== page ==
Digitaria didactyla


Scientific name

Digitaria didactyla Willd.
Digitaria swazilandensis Stent

Synonyms

  

Family/tribe

Family: Poaceae (alt. Gramineae) subfamily: Panicoideae tribe: Paniceae.

Common names

D. didactyla :
Queensland blue couch, blue couch grass (Australia);  blue serangoon grass, green serangoon grass (Malaysia);  petit gazon (Mauritius).
D swazilandensis:
Swazi grass (Australia).

Morphological description

Small, strongly stoloniferous perennial grass with bluish coloured leaves.  Narrow leaf blades up to 3 cm long and 5 mm wide with a fine setaceous tip, sward can grow to 20 cm high with very dense leaf if not grazed.
Inflorescence usually two racemes, conjugate and sessile .

Differs from green couch (Cynodon dactylon ) in its shorter, broader leaf and its distinctive bluish colour.  Swazi cultivars are intermediate in colour between Queensland blue and green couch.  Swazi grass is coarser in the leaf and produces more bulk than Queensland blue couch.

Distribution

Native to:
Africa:  Malawi, Mozambique, South Africa (Natal, Transvaal), Swaziland.
Indian Ocean:  Mauritius, Reunion.

Now widespread through the tropics and subtropics (often under communal grazing or as a lawn grass ).  Swazi originates from southern Africa and has limited spread because it has been primarily propagated by stolons.

Uses/applications

Permanent pasture and turf grass.  As a pasture grass, it has invaded native pastures under heavy grazing pressure, generally on lighter sandy soils.  Withstands heavy grazing by horses.  As a lawn or golf course grass, it is generally laid as turf.  Some use as ground cover in higher rainfall areas.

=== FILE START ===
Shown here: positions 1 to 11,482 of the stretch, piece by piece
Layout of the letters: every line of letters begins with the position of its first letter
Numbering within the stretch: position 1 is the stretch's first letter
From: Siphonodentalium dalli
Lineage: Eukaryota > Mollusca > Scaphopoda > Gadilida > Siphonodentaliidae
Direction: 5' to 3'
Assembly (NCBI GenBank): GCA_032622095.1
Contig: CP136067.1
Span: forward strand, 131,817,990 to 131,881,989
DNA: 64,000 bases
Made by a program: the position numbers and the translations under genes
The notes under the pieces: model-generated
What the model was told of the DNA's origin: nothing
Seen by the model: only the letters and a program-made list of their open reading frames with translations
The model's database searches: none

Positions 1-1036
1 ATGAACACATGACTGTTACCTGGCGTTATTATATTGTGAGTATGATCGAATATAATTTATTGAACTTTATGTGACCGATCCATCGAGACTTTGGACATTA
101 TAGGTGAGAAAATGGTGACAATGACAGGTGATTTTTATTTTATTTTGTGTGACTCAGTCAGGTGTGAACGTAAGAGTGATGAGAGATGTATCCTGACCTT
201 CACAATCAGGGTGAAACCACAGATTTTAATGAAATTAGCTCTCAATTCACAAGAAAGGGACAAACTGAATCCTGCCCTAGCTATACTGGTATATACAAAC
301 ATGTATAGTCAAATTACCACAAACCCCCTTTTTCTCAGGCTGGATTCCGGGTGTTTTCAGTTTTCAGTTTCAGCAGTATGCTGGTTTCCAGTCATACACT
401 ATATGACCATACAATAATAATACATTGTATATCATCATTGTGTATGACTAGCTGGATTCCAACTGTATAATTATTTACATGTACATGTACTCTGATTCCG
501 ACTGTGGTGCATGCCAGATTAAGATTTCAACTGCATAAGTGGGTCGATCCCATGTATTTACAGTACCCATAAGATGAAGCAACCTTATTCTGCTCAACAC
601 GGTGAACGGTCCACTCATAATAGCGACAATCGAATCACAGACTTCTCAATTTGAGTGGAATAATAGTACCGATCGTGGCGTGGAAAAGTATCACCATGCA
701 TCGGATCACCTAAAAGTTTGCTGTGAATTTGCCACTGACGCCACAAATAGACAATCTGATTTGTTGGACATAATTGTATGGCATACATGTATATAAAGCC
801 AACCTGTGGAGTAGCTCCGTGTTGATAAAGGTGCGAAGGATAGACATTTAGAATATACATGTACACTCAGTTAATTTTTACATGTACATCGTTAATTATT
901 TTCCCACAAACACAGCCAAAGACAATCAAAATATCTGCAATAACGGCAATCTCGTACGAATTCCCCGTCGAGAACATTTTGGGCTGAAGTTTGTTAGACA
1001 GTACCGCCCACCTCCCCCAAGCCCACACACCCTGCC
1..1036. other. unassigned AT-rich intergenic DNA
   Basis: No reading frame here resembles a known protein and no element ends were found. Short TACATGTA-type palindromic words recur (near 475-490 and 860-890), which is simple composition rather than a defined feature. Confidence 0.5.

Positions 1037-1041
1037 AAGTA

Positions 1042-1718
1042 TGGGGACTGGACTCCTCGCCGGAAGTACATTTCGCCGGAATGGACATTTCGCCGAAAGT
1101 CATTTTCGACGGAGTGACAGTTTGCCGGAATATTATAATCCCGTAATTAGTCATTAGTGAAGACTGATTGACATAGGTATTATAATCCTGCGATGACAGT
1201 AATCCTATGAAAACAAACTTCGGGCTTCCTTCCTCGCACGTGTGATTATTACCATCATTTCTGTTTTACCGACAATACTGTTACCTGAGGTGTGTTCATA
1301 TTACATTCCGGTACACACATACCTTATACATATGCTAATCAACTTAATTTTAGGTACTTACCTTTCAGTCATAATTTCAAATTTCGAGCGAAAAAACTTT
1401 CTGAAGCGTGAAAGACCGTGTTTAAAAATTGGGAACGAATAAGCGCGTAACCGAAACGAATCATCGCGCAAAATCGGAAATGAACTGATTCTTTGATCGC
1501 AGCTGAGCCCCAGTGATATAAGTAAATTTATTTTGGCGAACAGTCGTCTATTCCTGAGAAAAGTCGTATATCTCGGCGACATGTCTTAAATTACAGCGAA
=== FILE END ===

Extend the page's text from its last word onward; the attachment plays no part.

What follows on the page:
Ecology

Soil requirements

Fairly wide tolerance but definite preference for lighter soils.  Very common on granitic sands.  Tolerant of low nutrient levels and moderately low pH but not with high Al.  Swazi grass has some degree of salt tolerance.

Moisture

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900–1,800 mm AAR, survives seasonal dry conditions and drought by losing all leaf.  On light soils, responds almost instantly to good rainfall .  Can tolerate short-term flooding.

Temperature

Warm season growth (>15°C) in the subtropics or higher altitude tropics.  Leaf shrivels when frosted.

Light

Tolerates some shade

Reproductive development

  

Defoliation

Very resistant to heavy grazing.  Normally invades native pastures of tussock species, e.g. Heteropogon contortus , under prolonged heavy grazing.  Not cut for feed due to low creeping growth, but excellent turf grass under regular mowing.

Fire

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Not generally burned due to light fuel loads under heavy grazing, but will recover quickly.

Agronomy

Establishment

Seed is available for lawns but is expensive so it is usually planted as turf.  Natural spread through cattle faeces under prolonged heavy grazing.  Swazi grass is a shy seeder.

Fertiliser

Pure swards of blue couch are not normally fertilised and have resulted from overgrazing of native tussock species.  However, it will respond well to N, and to associated legumes when fertilised with P.